Overview of the status and impact of the innovation



When grouped together, a sufficient number of small-scale consumers or producers of energy for heating or cooling can control both electricity consumption (in distributed heat pumps) or the use of distributed generation (from users’ PV production) to lower costs, maximise efficiencies and provide valuable flexibility services to system operators. Aggregators thus create “virtual power plants” with a degree of market power akin to that of a conventional generator.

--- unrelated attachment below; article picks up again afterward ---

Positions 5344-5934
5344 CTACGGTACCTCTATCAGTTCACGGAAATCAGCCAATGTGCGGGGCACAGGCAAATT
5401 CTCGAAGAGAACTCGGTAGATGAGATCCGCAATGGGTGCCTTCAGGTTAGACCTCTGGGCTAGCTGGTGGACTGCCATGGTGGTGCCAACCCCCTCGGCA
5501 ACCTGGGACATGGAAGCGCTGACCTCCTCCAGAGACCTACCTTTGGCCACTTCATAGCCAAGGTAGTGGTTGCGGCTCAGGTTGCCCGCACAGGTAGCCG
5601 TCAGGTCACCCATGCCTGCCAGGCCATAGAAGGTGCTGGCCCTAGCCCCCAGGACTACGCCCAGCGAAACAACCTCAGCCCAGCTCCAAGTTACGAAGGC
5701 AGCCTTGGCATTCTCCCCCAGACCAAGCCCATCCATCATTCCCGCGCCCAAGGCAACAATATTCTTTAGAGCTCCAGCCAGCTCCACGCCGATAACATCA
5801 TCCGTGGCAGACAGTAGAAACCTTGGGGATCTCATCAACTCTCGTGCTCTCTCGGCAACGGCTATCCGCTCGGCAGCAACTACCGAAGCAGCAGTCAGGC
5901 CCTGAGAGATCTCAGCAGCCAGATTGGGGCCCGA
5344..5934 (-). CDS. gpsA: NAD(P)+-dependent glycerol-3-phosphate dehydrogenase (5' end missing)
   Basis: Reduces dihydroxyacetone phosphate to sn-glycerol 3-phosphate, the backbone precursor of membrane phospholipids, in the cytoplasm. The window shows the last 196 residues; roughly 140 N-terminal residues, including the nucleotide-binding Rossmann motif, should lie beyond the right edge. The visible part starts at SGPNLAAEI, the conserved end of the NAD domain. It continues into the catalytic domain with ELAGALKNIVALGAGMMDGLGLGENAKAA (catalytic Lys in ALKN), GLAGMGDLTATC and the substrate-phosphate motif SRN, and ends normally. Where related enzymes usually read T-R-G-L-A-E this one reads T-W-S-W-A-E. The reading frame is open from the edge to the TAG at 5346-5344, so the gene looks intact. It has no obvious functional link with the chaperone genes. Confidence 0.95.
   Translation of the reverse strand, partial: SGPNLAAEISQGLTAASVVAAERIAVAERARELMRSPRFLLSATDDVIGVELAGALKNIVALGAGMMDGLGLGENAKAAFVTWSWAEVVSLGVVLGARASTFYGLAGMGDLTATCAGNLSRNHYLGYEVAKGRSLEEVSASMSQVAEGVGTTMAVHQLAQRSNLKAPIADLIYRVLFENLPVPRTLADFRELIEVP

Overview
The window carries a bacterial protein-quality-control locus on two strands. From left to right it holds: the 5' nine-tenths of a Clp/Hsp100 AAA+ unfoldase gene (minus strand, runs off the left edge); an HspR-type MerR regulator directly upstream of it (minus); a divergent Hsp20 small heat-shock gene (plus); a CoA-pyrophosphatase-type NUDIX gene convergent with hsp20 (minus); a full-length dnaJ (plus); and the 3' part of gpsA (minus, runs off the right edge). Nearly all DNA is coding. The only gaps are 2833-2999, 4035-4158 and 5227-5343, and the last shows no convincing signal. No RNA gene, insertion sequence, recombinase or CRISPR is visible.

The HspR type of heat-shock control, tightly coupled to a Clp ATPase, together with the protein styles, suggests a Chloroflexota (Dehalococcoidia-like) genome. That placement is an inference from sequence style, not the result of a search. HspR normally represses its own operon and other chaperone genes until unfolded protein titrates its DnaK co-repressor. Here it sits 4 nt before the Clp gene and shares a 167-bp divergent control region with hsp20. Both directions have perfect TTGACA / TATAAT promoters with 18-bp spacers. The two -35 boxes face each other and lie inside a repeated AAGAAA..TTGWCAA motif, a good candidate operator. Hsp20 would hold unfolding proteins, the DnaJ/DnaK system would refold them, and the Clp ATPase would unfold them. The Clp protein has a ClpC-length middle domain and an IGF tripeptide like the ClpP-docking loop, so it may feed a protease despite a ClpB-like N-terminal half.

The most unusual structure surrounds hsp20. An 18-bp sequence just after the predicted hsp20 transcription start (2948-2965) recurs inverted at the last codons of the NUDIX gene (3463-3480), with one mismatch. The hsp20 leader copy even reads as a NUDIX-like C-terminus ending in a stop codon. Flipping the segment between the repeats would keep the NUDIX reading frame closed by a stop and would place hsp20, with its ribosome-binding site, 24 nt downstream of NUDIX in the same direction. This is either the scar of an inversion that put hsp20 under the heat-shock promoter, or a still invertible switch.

The flexibility that individual heat pumps or rooftop solar arrays can provide is far too limited to have an impact on the grid. However, aggregating many units together creates a major source of flexibility that can be marketed to grid operators. For example, in Belgium, demandresponse operations using 40 000 residential heat pumps can provide 100 MW of upward reserve at a cost of EUR 0-14/MWh, lower than the local historical price of EUR 32/MWh offered by conventional reserves (Georges et al., 2017).

Power to heat and cooling innovations

Innovations (35)